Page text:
I remember when Hsien-Hsien Lei tried to list all the people who had their genomes sequenced. Here is a more comprehensive list from SNPedia. Now the FuturePundit blog shared some interesting projections about the number of people who would have their genomes sequenced in the future:
- 2001-2009: A Human Genome
- 2010: 1,000 Genomes – Learning the Ropes
- 2011: 50,000 Genomes – Clinical Flirtation
- 2012: 250,000 Genomes – Clinical Early Adoption
- 2013: 1 Million Genomes – Consumer Awareness
- 2014: 5 Million Genomes – Consumer Reality
- 2015-2020: 25 Million Genomes And Beyond – A Brave New World
The cost of sequencing is still decreasing, but the cost of data analysis and whether it can affect medical decision-making are different questions. Even if many of us thought we would be quite ahead as of now, there is still a long way to go.
23andMe is a direct-to-consumer genetic company that also launched the 23andWe project in which they tried to use the data they obtain from patients in studies. Now the results are published in PLoS Genetics.
Despite the recent rapid growth in genome-wide data, much of human variation remains entirely unexplained. A significant challenge in the pursuit of the genetic basis for variation in common human traits is the efficient, coordinated collection of genotype and phenotype data. We have developed a novel research framework that facilitates the parallel study of a wide assortment of traits within a single cohort.
The approach takes advantage of the interactivity of the Web both to gather data and to present genetic information to research participants, while taking care to correct for the population structure inherent to this study design.
Here we report initial results from a participant-driven study of 22 traits. Replications of associations (in the genes OCA2, HERC2, SLC45A2, SLC24A4, IRF4, TYR, TYRP1, ASIP, and MC1R) for hair color, eye color, and freckling validate the Web-based, self-reporting paradigm. The identification of novel associations for hair morphology (rs17646946, near TCHH; rs7349332, near WNT10A; and rs1556547, near OFCC1), freckling (rs2153271, in BNC2), the ability to smell the methanethiol produced after eating asparagus (rs4481887, near OR2M7), and photic sneeze reflex (rs10427255, near ZEB2, and rs11856995, near NR2F2) illustrates the power of the approach.
Although it’s a great example for how the online data can be used for scientific purposes, it does raise some questions about patient privacy.
Have you ever had problems with understanding what GINA, the Genetic Information Nondiscrimination Act, is really about? Anyway, this is a U.S. federal legislation that protects Americans from discrimination on the basis of genetic information. According to Spittoon:
The Genetic Alliance, the Genetics and Public Policy Center at the Johns Hopkins University, and the National Coalition for Health Professional Education in Genetics have created an online resource to help people better understand the protections GINA provides. This information is available in English and Spanish at www.GINAhelp.org.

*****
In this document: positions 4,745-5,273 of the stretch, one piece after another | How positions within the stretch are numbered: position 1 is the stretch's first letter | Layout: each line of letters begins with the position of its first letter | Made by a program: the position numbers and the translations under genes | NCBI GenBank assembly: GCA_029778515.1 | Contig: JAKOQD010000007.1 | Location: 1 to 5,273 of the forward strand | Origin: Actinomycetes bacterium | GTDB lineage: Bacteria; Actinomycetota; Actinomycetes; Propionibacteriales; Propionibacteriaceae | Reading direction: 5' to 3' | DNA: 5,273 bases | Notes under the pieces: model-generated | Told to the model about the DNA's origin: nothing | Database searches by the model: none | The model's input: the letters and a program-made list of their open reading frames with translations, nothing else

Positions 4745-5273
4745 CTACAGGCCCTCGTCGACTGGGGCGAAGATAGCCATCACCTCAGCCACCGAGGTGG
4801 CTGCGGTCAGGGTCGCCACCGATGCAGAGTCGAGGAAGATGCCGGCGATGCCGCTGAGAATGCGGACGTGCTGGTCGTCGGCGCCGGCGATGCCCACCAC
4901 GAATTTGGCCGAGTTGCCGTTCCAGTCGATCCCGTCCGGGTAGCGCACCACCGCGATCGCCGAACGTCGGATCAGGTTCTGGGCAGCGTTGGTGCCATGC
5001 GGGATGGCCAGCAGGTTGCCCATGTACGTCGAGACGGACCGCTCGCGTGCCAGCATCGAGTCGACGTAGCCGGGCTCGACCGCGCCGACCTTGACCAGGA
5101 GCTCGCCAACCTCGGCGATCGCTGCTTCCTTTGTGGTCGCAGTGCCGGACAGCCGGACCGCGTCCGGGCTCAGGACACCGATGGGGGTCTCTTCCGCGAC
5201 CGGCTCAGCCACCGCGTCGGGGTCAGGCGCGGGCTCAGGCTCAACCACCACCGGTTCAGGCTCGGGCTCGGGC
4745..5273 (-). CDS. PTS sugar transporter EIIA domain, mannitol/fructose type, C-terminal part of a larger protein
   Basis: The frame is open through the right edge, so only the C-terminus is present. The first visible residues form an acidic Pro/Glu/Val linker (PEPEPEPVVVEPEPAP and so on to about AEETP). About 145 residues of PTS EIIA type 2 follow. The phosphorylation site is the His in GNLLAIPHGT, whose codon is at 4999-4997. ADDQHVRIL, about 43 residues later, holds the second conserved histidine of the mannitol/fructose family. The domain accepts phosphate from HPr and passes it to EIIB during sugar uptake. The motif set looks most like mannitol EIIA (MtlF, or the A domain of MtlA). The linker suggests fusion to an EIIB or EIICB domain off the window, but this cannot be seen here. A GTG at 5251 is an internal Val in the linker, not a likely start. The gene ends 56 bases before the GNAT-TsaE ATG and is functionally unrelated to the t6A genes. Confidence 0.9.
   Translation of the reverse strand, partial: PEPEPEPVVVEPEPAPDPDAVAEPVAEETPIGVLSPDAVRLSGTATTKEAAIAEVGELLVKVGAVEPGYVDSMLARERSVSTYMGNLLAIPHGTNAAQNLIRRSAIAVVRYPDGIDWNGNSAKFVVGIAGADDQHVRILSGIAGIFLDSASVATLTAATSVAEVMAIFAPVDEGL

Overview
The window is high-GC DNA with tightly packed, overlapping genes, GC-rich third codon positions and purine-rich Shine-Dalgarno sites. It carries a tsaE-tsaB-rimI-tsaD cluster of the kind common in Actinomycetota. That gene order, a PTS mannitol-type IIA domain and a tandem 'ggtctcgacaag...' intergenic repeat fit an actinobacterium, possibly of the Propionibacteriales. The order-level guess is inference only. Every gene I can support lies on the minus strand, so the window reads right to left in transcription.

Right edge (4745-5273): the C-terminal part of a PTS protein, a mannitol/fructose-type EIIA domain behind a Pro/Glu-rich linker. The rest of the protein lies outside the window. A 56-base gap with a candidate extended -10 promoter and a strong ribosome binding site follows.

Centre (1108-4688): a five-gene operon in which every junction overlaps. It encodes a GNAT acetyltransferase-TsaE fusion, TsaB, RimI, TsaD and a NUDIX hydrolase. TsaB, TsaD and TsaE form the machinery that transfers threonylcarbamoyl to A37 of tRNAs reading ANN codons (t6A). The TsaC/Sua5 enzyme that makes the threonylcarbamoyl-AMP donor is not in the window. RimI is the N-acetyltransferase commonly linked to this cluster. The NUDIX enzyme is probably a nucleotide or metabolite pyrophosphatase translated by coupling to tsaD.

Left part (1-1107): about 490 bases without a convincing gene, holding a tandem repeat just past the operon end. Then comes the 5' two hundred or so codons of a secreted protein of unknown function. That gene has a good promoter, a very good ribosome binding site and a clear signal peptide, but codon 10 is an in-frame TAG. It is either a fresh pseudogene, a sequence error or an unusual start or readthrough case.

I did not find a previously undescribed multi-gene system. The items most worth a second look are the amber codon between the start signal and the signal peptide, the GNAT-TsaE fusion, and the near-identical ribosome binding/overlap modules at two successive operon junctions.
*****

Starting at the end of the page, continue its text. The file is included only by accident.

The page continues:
You can find out more about genetic information, GINA and health insurance; also GINA and employment.
Here are some interesting news and announcements to keep you absolutely up-to-date regarding the improvements of personalized medicine.
There are a number of reasons why DTC genetic testing may soon find itself subject to increased federal regulatory oversight. However, 23andMe’s widely publicized data error should not be one of those reasons. In fact, the sample swap, while unfortunately timed, actually presents a compelling argument in favor of the direct-to-consumer model for genetic testing.
A personalized medicine study from the Coriell Institute for Medical Research suggests that patients who undergo genetic testing are more likely to change their personal habits, writes Emily Singer at the Technology Review Editors’ blog.
Stanford University School of Medicine today said that it will offer a new course that gives medical and graduate students an option to study their personal genotype data. The university said that it believes it is the first medical school to offer students such a course. However, the University of Pennsylvania School of Medicine offered its fourth-year medical students a similar course in personalized medicine this past year.
Esther Dyson answers questions about the direct-to-consumer genome market at the recent New York City Quantified Self Show&Tell meetup:
- DNA As Crystal Ball: Buyer Beware (Newsweek): A genome-wide association study identified a new gene variant associated with Alzheimer’s disease but it turned out clinically it’s not useful.
“Adding these genes to traditional risk factors, such as age and sex, does nothing to aid prediction” of whether someone will develop Alzheimer’s, she told me. “Knowing your genetic status will not help. We may still be in the Stone Age when it comes to gene-based prediction.”
The United States House of Representatives Committee on Energy and Commerce today launched an investigation into direct-to-consumer (DTC) genetic testing, sending letters to three prominent DTC companies: 23andMe, Pathway Genomics and Navigenics.
- 23andme: A detailed review of the data the blogger just received from 23andMe.
The family said they received no medical counseling here and are making their own conclusions. One comment made is that the parents stated they will probably be using more pharmaceuticals, interesting.
A patient analyzes her own 23andMe data: